• Thelma and Louise (film, 1991)

This road novel turned feminist manifesto got caught up in a dumb political firestorm thanks to people who didn’t want to let female protagonists enjoy the same sex and violence we’ve been letting men get away with forever. Thanks to brauva performances by Susan Sarandon and Geena Davis (and a career making turn by Brad Pitt as a sexy outlaw), there’s never a moment we’re not rooting for the pair, even after they go on a crime spree while staying ahead of the law. The ending was also controversial, although I can’t imagine it going any other way.

  • Angel Baby by Richard Parker (novel, 2013)

Richard Lange burns up the pages with this one, the story of Luz, the wife of a Mexican drug lord who decides to escape his clutches and get to California with her daughter. The very first paragraph starts at a run and never slows down for the length of the book, as Luz meets the underworld of the border and, as is often the case in this genre, she learns there are some things you can’t run from. An underrated gem of a book.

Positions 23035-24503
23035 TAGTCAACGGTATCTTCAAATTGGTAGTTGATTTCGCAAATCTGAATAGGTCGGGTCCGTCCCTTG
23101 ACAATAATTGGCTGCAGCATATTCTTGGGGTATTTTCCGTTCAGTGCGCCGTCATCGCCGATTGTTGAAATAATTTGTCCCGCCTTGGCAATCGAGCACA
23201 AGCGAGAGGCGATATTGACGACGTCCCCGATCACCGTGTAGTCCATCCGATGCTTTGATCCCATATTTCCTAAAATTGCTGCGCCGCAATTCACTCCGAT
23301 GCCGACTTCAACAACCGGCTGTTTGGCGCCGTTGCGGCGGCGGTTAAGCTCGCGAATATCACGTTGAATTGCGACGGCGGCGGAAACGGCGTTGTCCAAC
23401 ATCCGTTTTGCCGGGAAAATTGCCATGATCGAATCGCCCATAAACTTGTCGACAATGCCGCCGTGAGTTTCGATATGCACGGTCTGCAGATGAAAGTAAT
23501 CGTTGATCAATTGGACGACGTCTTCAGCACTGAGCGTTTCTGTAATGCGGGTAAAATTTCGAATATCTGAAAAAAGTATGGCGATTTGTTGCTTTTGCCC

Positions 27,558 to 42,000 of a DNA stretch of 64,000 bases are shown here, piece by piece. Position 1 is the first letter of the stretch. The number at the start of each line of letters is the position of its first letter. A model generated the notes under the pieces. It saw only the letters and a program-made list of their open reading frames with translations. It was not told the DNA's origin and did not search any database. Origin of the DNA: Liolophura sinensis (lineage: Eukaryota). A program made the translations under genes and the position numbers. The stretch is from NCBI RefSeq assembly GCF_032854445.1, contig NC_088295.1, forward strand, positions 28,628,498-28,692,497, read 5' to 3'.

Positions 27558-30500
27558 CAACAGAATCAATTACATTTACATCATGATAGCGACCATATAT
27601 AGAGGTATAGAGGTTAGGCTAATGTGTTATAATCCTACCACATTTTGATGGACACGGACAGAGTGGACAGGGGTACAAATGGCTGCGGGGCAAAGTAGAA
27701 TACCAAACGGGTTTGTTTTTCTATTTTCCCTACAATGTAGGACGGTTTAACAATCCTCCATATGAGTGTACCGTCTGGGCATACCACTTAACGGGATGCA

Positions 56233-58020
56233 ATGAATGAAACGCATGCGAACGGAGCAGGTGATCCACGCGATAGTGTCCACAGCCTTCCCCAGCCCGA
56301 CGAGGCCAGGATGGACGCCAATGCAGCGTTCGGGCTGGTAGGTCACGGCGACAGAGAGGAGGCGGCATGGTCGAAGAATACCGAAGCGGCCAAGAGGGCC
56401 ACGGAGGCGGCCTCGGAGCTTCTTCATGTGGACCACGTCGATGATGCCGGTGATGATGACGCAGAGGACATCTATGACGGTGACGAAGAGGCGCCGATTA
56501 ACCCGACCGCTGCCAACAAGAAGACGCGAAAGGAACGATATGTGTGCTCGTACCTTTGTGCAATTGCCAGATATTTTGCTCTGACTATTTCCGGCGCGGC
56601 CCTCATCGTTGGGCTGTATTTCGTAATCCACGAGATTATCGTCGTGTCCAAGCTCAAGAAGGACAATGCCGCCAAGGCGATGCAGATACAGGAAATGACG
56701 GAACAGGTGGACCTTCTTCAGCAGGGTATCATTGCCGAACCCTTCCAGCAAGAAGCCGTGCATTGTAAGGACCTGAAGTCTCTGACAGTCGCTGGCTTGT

• “Walk Around” by Ghostface Killah (2007, hyperlink)

Ghostface Killah, of the Wu-Tang Clan, is one of the best crime fiction writers working today. Nobody notices because he writes his stories to a beat. “Walk Around,” from his album The Big Doe Rehab, tells the story of a man who has just committed a murder in a New York bodega. He flashes back to details of the crime as his friends take him down the BQE, eventually heading towards Venice Beach as he plans his comeback even though wanted from the law. By using novelistic details in the song, Ghostface gives a human face to a very violent tale.